Advertising = Got it. Let's see what tools we have to best make that happen.

No dreams. That is how it happens.

Folks are getting bound up in shallow semantics in this whole thread and are missing the nuance in your distinctions.

It's not shallow semantics when what they're saying does not reflect the way these terms are used by many (most?) professional marketers.

Putting advertising outside of marketing is not a nuance.

Advertising is part of marketing.

I never said otherwise. What I did was distinguish it's definition. That is, just because you are spending momey on advertising does not mean your are properly marketing. That is, one P does not a Four P's "cycle" make. Full stop.

Futhermore, of course marketers will say they control everything (i.e., including advertising). Now let's go ask an advertising agency if they agree. Let's go ask a promotions agency if they agree.

I'm speaking about the process and activities; devoid of typical biz structures and models that manifest those. It's a fool's errand to discuss the latter without first understanding the the basics, the foundation. The fact this thread is off target proves that point precisely.

They're reading what they want to read and have failed to substantiate their position otherwise. One link to Wikipedia? Which only confirmed that was said.

It's simple. It's called Advertising for a reason. The outputs are called Advertisements for a reason. Whether that's within Marketing's "power grab" or not is not really relevant.

A conversation involves both listening and talking. Good sales people know that they have to "diagnose before they can prescribe" which means they must elicit symptoms and confirm need and fit with product capabilities. Really good sales people recommend other products when theirs is not a good fit. As the deal size goes up you do much more listening than talking.

Many firms that don't advertise--or do very little advertising--and are still able to generate leads, that's why it's normally included in marketing as one of many channels.

Effective marketing people also talk and listen to customers.

Sales is also graded by level of "touch". For example, selling IT services contracts is very high touch. Signing a deal could involve weeks of written correspondence (RFI, RFP), in-person pitching, contract negotiation, etc. Low touch could be fully automated with simple, non-negotiable pricing. There are lots of levels in between.

Weeks. I wish.


My first job ever I befriended one of the senior sales guys at an after work drinking event. We built software that integrated into and with a range of embedded devices of which many were medical. He was one of the guys that worked closely with our EMEA customers who were notoriously slow to sign.

Three years later he drove in to the office lot with a brand new Porsche 911 which was a portion of his commission for closing the deal after something insane like 33 months.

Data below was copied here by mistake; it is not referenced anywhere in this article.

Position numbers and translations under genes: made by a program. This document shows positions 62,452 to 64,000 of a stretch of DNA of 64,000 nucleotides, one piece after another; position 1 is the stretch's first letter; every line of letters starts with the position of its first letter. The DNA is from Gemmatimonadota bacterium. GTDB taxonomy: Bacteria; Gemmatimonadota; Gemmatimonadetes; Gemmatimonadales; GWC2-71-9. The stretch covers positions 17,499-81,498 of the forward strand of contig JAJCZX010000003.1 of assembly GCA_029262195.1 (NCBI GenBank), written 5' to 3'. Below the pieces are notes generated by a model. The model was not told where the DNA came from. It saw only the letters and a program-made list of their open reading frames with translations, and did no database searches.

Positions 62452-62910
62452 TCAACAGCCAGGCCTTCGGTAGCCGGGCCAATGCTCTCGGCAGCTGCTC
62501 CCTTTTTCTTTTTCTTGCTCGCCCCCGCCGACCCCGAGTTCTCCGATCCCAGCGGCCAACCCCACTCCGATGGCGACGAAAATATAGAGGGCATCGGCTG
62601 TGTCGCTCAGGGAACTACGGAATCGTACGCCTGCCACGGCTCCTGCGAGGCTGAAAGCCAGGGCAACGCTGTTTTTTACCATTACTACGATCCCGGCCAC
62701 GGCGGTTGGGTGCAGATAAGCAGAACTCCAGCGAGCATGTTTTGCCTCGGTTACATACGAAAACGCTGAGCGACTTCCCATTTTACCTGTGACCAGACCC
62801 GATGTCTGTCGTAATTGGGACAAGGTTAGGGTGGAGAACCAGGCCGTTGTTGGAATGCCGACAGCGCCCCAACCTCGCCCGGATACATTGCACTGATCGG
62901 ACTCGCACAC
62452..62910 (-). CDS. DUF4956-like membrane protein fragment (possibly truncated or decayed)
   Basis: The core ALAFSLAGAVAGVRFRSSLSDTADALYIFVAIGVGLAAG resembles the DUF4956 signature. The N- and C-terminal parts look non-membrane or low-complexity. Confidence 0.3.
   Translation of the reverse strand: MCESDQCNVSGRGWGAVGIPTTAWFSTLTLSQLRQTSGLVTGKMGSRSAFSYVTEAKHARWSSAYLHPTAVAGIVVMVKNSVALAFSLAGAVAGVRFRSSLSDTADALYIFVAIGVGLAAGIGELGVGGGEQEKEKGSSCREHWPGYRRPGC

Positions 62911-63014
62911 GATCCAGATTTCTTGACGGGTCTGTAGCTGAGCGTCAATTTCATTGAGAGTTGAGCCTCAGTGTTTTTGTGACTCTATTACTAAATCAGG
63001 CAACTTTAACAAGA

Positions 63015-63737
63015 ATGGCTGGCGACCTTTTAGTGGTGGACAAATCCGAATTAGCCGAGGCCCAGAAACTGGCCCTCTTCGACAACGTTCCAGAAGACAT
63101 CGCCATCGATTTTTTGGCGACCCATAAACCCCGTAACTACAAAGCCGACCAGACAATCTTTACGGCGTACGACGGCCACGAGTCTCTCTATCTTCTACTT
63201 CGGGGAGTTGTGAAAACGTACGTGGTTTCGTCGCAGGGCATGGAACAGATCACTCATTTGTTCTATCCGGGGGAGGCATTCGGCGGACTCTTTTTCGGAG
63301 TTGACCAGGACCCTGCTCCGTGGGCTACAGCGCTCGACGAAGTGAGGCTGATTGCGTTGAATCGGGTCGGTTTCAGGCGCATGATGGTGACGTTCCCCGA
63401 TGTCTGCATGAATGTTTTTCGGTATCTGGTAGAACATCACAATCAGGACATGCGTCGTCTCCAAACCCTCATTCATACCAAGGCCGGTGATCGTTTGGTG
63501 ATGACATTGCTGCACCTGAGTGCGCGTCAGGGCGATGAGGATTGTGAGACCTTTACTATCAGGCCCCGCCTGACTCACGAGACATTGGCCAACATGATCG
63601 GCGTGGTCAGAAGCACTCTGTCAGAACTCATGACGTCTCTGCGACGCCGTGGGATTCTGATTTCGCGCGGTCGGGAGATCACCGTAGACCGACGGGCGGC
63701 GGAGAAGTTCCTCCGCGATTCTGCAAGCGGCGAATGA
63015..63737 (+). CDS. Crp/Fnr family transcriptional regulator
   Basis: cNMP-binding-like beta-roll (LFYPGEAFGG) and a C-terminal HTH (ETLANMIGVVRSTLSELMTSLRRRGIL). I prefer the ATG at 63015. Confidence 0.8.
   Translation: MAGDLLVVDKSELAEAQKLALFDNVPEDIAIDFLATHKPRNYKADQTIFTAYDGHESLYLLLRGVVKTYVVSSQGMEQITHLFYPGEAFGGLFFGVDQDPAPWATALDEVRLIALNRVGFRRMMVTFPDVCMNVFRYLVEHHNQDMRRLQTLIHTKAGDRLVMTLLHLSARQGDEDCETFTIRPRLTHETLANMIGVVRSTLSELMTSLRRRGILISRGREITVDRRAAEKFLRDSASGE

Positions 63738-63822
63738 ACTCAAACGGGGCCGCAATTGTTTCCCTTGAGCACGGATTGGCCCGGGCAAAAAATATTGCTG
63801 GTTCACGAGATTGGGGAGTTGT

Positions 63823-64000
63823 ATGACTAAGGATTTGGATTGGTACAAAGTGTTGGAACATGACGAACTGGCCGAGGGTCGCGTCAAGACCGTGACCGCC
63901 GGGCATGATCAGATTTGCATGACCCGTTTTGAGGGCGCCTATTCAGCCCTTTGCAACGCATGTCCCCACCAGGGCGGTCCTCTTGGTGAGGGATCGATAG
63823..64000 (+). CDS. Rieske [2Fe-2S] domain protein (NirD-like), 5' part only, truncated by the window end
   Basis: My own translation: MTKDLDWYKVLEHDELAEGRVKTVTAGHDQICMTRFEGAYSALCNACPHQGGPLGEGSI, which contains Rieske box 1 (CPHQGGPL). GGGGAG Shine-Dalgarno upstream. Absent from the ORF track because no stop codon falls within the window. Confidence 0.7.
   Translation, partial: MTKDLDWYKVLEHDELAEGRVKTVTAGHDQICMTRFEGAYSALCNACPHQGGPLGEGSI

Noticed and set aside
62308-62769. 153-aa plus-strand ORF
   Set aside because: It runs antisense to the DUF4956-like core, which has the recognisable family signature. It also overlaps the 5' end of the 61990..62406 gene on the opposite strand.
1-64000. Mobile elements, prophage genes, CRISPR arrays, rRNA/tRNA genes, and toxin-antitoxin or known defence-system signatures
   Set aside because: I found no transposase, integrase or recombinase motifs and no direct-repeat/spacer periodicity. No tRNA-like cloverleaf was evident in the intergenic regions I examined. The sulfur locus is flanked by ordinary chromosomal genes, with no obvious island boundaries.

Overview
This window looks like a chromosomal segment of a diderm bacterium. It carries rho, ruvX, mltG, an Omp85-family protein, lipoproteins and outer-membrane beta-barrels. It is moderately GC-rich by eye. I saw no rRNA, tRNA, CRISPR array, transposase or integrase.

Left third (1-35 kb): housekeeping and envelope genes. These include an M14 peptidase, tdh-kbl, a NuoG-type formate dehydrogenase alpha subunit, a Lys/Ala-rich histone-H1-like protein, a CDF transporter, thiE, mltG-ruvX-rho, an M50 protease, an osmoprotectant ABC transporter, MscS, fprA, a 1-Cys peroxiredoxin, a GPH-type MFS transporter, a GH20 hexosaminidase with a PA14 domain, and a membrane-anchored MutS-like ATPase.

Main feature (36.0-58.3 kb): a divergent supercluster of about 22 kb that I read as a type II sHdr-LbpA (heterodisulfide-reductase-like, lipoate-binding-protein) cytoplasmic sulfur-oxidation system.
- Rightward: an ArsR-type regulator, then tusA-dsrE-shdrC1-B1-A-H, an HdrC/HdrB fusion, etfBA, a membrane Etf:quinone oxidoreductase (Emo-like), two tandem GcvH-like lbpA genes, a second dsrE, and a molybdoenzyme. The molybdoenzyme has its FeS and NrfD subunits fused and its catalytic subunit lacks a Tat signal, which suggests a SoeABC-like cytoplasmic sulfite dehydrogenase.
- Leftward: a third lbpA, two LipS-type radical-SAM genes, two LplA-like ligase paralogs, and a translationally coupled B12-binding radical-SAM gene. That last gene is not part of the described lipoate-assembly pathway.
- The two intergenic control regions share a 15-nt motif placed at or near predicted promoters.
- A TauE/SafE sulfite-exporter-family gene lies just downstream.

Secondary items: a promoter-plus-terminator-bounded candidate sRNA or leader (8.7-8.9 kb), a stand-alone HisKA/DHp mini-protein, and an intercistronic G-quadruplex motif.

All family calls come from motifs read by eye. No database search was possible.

He was happy to have that deal done.

I’m two years into brokering a deal between a client and two blue-chip behemoths. It has been endless cycles of documentation, specification, certification, auditing, horse-trading, rescoping, consulting, wargaming, ratifying, and many of the faces have changed over the last two years.

It’ll be a big deal for all of them, but just getting everything in place for them to all agree and sign is just insane - my longest sales process before this was maybe 4 months, 400 hours - this has easily eaten tens of thousands of man hours so far.

One thing I’ve observed is that the deal almost becomes secondary - by this point, there’s an entire self-sustaining bureaucracy around the deal, many of the deliverables the deal specified are already in place and money has changed hands, hires have been made, everything has essentially happened as though the deal has gone ahead - yet I’m spending this afternoon rejigging information security roles and responsibilities to make the interfaces more on parity with the security team of one of the blue chips, because until the contract is signed, the deal isn’t done, and all parties are just merrily swimming out into deeper waters together, growing technical and operational dependencies around each other with no legal agreement. At this point, the businesses are just getting on with stuff as though the deal is done, the counsels are screaming because nobody is interested in moving the boring paperwork forwards, and I’m charging by the hour. Buys a lot of popcorn.

Sales is weird.

Edit: just realised we might be talking about the same healthcare customers.

I’m not in sales at all, but learning SPIN works great to make a case for something in a structured way. It’s like a funnel to bring people into agreement with my viewpoint.

> diagnose their needs and only engage with firms that will benefit.

I have done technical sales-like engagements and this is the number one pattern I see from relationships that went well. The customer determined, for whatever reason (rightly so) that I could solve their problems. So they opened up and explained what the problems really are. If you can't get this, you can't help someone.

Came to say exactly this. As a first time entrepreneur its important to learn how to spread ideas. Sales comes after.